3. No complaining

Andreas Antonopoulos, an industry pundit recently tweeted:

— Andreas (@aantonop) December 8, 2016

That’s funny. What happened to “We are all Satoshi?” I guess that only applies if you agree with Antonopoulos. Sounds a bit tyrannical for someone that hates the state.

This is exaggerated throughout the sector. When someone disagrees, there’s not civil, educated discourse, there’s bullying. Opponents, or just those with a little different worldview, get verbally attacked by people hiding, many times, behind pseudonymous profiles.

The real problem, though, is that while bitcoin developers have created and maintained a protocol for businesses to use, businesses have made it easier to interact with that protocol. And in turn, have onboarded significant amounts of people.

This uptake brought even more developers and entrepreneurs, even more consumers and even more investors into the space.

As Tim Swanson, director of market research at R3CEV tweeted:

— Tim Swanson (@ofnumbers) December 9, 2016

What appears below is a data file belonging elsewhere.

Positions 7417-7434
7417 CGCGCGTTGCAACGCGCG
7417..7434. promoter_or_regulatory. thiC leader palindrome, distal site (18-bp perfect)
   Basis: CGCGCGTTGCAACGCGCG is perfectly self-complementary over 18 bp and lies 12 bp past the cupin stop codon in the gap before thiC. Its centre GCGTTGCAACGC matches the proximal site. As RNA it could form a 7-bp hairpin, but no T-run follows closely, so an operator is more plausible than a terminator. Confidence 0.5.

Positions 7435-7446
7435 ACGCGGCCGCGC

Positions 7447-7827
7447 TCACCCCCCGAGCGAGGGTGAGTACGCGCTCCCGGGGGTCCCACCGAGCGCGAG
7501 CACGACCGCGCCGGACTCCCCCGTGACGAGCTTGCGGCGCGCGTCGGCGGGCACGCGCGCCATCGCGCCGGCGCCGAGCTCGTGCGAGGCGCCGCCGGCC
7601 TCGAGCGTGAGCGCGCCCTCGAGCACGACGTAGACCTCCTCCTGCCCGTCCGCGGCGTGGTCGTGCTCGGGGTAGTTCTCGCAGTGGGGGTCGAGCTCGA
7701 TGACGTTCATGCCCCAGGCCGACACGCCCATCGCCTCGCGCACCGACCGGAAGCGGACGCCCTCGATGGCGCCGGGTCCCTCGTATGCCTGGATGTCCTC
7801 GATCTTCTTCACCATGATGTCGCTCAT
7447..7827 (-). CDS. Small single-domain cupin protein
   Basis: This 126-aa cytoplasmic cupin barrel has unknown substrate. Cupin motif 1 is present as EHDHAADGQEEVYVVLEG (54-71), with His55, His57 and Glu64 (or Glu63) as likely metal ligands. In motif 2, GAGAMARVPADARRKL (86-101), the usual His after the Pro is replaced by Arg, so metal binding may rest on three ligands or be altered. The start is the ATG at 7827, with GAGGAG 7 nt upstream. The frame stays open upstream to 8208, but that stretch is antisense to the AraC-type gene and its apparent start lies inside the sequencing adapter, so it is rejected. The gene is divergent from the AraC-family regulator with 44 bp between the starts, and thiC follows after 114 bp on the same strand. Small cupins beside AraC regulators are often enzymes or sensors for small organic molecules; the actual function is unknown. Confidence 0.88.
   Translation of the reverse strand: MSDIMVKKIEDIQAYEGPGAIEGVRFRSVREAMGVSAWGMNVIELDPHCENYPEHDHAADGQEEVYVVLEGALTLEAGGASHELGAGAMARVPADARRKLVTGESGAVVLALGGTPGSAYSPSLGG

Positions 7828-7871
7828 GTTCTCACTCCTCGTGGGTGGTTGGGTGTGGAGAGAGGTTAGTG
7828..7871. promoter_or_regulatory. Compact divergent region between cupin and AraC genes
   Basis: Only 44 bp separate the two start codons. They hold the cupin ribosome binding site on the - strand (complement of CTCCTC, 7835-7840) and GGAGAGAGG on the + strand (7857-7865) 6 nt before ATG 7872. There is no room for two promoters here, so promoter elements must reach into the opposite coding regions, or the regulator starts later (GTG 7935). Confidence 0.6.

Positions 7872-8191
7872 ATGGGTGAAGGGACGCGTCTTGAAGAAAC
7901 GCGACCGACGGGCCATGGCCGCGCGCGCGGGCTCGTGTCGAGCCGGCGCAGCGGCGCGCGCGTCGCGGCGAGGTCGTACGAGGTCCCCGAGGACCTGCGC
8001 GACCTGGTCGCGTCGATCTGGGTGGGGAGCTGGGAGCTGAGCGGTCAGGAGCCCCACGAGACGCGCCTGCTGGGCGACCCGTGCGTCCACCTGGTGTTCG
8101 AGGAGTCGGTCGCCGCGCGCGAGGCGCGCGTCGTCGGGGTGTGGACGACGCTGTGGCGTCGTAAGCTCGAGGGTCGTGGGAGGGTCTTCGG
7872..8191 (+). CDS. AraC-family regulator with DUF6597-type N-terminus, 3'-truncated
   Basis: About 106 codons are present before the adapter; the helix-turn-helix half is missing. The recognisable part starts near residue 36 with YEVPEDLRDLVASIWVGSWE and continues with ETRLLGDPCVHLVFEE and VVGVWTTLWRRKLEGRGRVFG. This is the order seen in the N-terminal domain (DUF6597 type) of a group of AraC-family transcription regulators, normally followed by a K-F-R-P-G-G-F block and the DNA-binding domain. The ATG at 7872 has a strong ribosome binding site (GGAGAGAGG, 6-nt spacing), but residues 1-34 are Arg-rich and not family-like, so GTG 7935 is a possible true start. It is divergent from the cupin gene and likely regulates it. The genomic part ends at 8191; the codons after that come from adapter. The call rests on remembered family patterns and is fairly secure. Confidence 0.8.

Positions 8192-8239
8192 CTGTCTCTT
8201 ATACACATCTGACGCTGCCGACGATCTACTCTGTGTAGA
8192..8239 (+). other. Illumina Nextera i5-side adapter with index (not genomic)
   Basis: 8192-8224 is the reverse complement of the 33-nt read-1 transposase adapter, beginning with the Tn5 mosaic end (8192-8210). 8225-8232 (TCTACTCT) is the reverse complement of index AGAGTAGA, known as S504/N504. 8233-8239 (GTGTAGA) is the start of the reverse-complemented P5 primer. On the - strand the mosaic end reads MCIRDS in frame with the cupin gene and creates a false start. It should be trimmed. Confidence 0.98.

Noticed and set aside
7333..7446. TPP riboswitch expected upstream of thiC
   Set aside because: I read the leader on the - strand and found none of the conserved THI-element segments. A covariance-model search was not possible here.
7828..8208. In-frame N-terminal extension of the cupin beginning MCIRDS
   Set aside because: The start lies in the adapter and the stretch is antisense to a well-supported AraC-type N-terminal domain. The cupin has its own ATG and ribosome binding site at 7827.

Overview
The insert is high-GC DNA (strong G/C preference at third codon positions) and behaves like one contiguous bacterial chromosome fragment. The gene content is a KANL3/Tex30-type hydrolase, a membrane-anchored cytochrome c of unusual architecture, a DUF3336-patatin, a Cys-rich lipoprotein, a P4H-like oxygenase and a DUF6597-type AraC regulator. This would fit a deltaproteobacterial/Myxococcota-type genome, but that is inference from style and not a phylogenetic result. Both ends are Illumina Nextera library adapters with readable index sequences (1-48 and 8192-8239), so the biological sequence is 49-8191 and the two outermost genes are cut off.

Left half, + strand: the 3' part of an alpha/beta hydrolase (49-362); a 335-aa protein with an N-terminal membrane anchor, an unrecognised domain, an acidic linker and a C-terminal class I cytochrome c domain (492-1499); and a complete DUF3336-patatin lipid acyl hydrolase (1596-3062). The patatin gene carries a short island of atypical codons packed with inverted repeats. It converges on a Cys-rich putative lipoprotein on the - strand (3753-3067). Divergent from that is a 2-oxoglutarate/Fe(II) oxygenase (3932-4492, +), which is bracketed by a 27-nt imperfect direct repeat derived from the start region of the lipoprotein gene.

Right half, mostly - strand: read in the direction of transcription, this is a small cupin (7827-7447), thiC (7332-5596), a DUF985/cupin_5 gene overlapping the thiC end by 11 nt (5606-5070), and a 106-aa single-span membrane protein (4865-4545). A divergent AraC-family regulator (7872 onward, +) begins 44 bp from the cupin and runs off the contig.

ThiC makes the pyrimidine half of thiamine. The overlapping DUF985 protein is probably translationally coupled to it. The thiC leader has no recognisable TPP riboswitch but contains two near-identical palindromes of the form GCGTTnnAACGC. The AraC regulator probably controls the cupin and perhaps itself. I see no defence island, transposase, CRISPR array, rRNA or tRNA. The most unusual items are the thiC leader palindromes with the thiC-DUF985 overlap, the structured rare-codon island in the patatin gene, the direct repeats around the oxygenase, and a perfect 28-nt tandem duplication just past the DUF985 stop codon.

While these companies should give back to the developers of the protocol (just like every company that runs online should give back to the open-source community that keeps the Internet maintained), these businesses still get a voice in the industry.

4. Code is law

Less than three months before The DAO hack, Stephan Tual, founder and chief operating office of Slock.it, the company that developed the free and open-source software for The DAO, tweeted:

— Stephan Tual (@stephantual) March 21, 2016

This was after publishing an introductory blog post that stated, “A DAO is an organization that’s self-governing and not influenced by outside forces: its software operates on its own, with its by-laws immutably written on the blockchain, not controlled by its creators.”

Immutably, huh?

And another one, only a couple of days before the attack, emphasis on the picture from Slock.it, retweeted by founder and chief technology officer, Christopher Jentzsch: